I’m a big fan of science fiction. Give me space, give me technology, give me new societies and expectations. I love that sort of thing and it’s the one thing that’s largely been missing from YA dystopias and science fiction in general. We’re seeing a resurgence in it but, you know, it’s slow coming. Salvage, Avalon, and the Planet Thieves have been among some of my favorite recent books because they find a way to make hard science fiction fit with the genre and the YA audience.
I had a lot of hope in Extraction.
It seemed like this was a book where the author put a lot of effort into world building and as I read further there really was some good, hard science fiction mixed in there. But it was impossible for me to not think of this book as some kind of clone of Divergent and the Hunger Games. I mean, that’s almost exactly what it was from start to finish.
Our heroine, Clementine, lives on the surface of her planet Kiel. Children live in squalor on the surface in glorified work camps and in a few other sectors as well under the earth. They do hard labor, mine minerals, farm, and do whatever else needs to be done basically from birth. Only the strong or smart survive. Every day is a struggle for survival and it’s not unheard of for children – especially the older ones and the desperate ones – to kill, murder, and rape other children. Their only hope is that by the time they reach the age of sixteen they might be ‘extracted’ to the planet’s core where the elite live, raise families, and are assigned life long goals. Otherwise, they get two more years to live and are put to death.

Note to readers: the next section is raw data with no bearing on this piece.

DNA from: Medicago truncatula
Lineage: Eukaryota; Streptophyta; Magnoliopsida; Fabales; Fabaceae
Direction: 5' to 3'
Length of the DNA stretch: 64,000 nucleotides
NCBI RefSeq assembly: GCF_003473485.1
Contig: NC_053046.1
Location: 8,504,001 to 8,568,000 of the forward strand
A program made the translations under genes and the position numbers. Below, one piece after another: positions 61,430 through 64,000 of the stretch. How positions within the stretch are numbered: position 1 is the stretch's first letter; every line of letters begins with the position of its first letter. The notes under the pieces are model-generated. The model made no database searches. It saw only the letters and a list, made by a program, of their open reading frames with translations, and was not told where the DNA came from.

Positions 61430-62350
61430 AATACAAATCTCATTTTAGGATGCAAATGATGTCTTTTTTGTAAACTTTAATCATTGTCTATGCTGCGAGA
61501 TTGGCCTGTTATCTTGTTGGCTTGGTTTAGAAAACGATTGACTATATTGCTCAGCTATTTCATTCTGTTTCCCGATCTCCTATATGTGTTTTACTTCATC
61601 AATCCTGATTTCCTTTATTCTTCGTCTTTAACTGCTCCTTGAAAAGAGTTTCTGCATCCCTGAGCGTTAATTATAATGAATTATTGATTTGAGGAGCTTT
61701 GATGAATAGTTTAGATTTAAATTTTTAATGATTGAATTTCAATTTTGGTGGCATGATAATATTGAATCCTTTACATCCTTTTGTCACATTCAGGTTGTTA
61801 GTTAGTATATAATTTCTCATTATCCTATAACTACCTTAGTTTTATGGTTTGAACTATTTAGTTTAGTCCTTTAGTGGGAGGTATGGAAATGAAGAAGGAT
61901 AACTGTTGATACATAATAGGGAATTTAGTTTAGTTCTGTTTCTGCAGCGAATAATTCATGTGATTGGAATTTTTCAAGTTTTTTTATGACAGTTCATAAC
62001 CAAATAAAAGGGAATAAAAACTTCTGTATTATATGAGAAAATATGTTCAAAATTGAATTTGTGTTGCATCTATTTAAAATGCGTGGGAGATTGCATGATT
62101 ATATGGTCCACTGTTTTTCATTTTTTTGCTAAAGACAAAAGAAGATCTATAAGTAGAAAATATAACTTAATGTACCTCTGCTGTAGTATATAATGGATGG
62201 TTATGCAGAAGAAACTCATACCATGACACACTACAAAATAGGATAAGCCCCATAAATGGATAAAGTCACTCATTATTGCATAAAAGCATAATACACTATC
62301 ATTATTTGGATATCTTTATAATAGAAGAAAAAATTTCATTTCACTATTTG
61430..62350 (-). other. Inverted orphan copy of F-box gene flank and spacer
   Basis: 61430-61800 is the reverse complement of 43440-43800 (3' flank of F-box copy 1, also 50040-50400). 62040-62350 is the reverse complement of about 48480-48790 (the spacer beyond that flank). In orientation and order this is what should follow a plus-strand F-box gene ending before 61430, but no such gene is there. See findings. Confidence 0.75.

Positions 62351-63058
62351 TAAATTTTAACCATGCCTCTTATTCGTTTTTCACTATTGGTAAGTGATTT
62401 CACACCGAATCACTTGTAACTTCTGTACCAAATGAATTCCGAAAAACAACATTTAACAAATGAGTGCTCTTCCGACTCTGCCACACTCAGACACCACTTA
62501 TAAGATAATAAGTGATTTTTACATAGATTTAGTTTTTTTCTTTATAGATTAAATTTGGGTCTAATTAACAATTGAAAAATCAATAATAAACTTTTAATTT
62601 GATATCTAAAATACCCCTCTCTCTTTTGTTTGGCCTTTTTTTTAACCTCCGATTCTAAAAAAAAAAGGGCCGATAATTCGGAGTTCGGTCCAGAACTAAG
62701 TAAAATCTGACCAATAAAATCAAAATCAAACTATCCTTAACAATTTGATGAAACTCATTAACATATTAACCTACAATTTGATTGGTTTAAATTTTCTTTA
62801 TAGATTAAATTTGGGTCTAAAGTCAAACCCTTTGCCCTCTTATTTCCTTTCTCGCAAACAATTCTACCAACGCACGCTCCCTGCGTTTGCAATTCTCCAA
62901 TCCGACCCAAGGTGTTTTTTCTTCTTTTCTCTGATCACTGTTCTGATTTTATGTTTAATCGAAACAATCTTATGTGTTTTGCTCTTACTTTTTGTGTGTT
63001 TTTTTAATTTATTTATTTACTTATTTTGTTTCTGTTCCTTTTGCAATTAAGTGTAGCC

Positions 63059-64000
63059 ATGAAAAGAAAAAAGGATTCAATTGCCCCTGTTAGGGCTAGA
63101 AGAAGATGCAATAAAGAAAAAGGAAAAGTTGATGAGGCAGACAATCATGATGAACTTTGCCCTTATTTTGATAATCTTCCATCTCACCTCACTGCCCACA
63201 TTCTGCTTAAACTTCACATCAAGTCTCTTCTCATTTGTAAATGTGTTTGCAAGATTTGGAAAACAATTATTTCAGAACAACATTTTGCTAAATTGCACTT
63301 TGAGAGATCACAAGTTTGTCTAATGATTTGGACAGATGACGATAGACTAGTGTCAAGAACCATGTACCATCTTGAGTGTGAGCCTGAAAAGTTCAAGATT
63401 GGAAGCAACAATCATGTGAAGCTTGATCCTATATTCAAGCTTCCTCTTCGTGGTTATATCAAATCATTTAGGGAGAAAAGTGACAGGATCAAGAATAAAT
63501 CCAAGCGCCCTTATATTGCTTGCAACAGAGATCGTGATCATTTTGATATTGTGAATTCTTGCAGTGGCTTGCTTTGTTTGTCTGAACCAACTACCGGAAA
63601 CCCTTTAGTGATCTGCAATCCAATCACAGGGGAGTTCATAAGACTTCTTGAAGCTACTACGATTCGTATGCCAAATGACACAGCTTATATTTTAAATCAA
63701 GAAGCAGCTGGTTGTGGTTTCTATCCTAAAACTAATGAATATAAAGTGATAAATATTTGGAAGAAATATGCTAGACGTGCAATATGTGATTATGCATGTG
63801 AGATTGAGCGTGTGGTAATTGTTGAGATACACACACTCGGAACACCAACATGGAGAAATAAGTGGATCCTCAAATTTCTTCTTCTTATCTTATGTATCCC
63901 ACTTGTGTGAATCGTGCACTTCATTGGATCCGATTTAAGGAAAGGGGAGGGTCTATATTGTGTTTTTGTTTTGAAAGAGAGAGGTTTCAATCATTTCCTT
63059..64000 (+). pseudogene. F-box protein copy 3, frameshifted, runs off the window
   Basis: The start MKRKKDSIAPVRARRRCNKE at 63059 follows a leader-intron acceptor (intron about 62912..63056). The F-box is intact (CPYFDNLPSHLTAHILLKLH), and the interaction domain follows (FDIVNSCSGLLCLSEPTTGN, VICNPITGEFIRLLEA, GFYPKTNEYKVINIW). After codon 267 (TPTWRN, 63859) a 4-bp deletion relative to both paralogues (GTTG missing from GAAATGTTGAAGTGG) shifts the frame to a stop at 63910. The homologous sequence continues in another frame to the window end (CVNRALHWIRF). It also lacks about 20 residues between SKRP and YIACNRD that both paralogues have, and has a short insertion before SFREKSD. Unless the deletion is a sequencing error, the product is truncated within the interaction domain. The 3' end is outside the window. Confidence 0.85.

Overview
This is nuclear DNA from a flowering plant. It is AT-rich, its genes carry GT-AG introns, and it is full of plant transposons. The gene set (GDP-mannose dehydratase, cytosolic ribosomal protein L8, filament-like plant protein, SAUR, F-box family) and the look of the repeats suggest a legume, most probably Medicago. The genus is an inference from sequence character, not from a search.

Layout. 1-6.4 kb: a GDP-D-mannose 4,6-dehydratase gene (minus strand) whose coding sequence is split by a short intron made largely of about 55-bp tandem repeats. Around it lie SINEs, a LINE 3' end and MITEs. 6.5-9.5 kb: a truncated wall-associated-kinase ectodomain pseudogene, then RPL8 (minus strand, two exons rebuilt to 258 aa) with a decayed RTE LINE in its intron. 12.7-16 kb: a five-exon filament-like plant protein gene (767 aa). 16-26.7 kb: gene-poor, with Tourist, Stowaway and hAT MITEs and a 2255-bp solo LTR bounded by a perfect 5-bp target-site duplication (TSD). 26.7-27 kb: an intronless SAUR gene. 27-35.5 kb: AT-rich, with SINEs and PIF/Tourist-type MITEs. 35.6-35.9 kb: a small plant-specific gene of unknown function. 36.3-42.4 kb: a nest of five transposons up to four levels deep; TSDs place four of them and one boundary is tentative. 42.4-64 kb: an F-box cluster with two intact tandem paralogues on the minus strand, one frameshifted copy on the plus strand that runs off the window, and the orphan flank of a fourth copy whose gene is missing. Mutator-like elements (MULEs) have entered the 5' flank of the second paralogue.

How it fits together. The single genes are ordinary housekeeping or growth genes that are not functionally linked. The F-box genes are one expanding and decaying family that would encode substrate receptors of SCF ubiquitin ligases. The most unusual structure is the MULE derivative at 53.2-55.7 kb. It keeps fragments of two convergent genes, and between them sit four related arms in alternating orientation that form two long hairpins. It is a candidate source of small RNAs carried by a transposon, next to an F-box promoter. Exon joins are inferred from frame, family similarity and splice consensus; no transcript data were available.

Basically, it’s a terrible way to bring up a society but hey! Who cares? Logic has nothing to do with any of this.
Anyway, so, basically, we’ve got a Hunger Games-esque scenario with children pitted against each other in a fight for survival. Except, instead of lasting days or weeks, it lasts the first sixteen years of their lives and, in the end, if they fail they are killed by the state. And you’ve got your Divergent bit with the testing and ultimate assignment of jobs and what not.
I don’t know, maybe I’m putting too much into it.
But, seriously, the end resolution is that the leader of the people in the core is basically just evil and lying to everyone. There’s so little depth to any of it. It was all so predictable and everything just seemed to work out.
I mean, it does have redeeming qualities.
It’s a very enjoyable read. It’s easy, quick, well paced, and so long as you can suspend belief about how terribly organized this society is and how none of it would actually work out in reality, it’s not a bad read. Predictable and stereotypical, yes. But not necessarily bad. The characters were actually really interesting and diverse. Clementine and boy toy Logan’s relationship was a little intense for me but it’s a YA romance. I have low expectations. Besides, after the life they had led I can see why they’d be so attached.
And the sequel actually does have some potential.
This book might be going from dystopian fiction to hard science fiction by the second installment and that is something I would love to see. I don’t want to spoil to much so I won’t say anything. But that potential is what brings my rating for this book up from two starts to a very hesitant three starts. It wasn’t a bad read but it’s not groundbreaking by any means. The second book could change things.
Fans of the Hunger Games and Divergent who don’t mind such obvious pandering to their demographic and the genre will probably find this book pretty interesting. Clementine, Logan, and the others are all good characters and you care about them and the new friends – and enemies – Clementine makes throughout the book. The real reason to take up this book, though, might not be the book itself but the potential for future world – and I suppose universe building – in the rest of the series.